What has 2020 taught us so far?
Firstly, it has taught us that communication is critical and also, that it needs to be quick.
During my online forums with advisers, it has been interesting to see the split between the advisers who, at the start of the Covid-19 crisis, were quick to contact their clients to reassure them and the advisers who did not. Those advisers who did not will be forgotten by their clients very quickly.
2020 has also taught us that, as an industry, we need to increase our communication and that it needs to be creative too.
I sent an email to an adviser recently and I got her out of office reply. There was a short video within the body of the email showing her on the golf course. In the clip, she explained she was taking a long weekend and if I had a query, to look at her website or leave a message and she would get back to me. It was the first time I’d seen an adviser use video in this way. It was a simple idea but very creative and amazingly effective.
Communication also needs to be sincere and it needs to be pitched right. As an example, take a look at the ads from the big brands at the moment. All of them explain how they’re here to support us during these difficult times.
Advice over video calls is opening new doors
2020 has also taught us that advice over a video call works just fine.
It wasn’t all that long ago that many advisers would have said that financial planning could only be done face to face. Some advisers may still believe that but lots of the UK’s biggest adviser firms are using a combination of the video call software out there to meet with clients. And clients love it. What’s more, advisers are telling me they are getting referrals this way following successful online client meetings.
Some advisers I know are even talking about creating new business models based around offering advice using video software. That said, this method of giving advice is still new for many advisers. And in the same way you would practise your skills if you were presenting a seminar, you need to practise your online presentation skills.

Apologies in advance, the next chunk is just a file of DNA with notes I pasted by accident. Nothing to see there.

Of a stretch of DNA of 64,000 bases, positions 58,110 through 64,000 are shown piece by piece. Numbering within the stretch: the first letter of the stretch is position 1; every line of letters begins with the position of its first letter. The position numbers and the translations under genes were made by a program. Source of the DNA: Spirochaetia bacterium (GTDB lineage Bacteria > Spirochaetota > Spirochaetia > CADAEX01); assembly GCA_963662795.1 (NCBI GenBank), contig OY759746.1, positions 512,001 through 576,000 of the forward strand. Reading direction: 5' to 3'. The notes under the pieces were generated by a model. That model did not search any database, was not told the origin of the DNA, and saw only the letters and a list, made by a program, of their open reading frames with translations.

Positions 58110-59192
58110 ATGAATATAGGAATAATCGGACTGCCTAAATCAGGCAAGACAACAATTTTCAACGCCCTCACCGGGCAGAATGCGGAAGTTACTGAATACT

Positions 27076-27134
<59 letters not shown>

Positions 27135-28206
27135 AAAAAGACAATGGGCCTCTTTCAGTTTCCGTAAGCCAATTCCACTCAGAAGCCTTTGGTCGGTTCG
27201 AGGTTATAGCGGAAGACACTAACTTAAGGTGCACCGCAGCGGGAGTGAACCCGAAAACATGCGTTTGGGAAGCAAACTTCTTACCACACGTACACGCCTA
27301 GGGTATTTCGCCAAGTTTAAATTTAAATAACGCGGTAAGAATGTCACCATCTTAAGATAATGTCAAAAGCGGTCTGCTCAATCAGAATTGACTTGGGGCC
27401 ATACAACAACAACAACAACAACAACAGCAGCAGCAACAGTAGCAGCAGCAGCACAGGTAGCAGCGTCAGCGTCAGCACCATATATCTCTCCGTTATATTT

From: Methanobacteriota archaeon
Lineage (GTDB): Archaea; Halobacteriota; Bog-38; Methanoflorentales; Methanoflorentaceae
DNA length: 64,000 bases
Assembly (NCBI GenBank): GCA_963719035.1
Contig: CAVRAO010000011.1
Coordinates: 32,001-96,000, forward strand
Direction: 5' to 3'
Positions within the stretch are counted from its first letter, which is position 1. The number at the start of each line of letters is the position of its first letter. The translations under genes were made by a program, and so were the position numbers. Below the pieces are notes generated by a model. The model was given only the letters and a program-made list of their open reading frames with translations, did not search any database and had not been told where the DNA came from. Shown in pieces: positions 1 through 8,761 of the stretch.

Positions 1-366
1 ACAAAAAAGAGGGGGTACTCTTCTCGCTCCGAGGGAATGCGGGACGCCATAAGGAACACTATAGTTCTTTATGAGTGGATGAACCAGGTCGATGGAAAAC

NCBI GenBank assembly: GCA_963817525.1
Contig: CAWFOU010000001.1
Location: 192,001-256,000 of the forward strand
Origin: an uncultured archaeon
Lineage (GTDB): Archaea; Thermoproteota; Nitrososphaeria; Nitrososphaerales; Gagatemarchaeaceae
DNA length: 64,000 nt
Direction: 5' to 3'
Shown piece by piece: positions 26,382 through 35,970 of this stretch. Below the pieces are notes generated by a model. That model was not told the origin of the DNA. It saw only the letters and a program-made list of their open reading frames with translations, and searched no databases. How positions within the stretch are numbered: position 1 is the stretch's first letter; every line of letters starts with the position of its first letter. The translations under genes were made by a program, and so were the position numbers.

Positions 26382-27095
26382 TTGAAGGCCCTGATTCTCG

So get command of the technology and make sure your camera technique is correct. One of the biggest mistakes I see advisers make is that they are looking down or up at the camera. But as every broadcast journalist will tell you, the camera needs to be at eye level.
Also, using this online technology is a focused activity and can be tiring. So work hard on your listening skills. And think of your background while online. It’s great to be able to work from your kitchen table, but you may want to make sure you have a clean and simple background to look as professional as possible.
What else has 2020 taught us?
2020 has also taught us that we need to be much more strategic with our use of social media.
When online platforms were first introduced, they were called social networking sites because the technology allowed people to engage and interact with each other. People buy people. However, social networking has been sacrificed for social media in many ways so how you use the technology is really important.
In my opinion, adviser firms are far too random with their use of social media. It’s not sustainable to record a podcast, set up a You Tube channel or an Instagram account and throw content in there hoping it will stick. The problem is that random acts of marketing give unpredictable results. They are not scalable or as effective as they could be which just causes stress.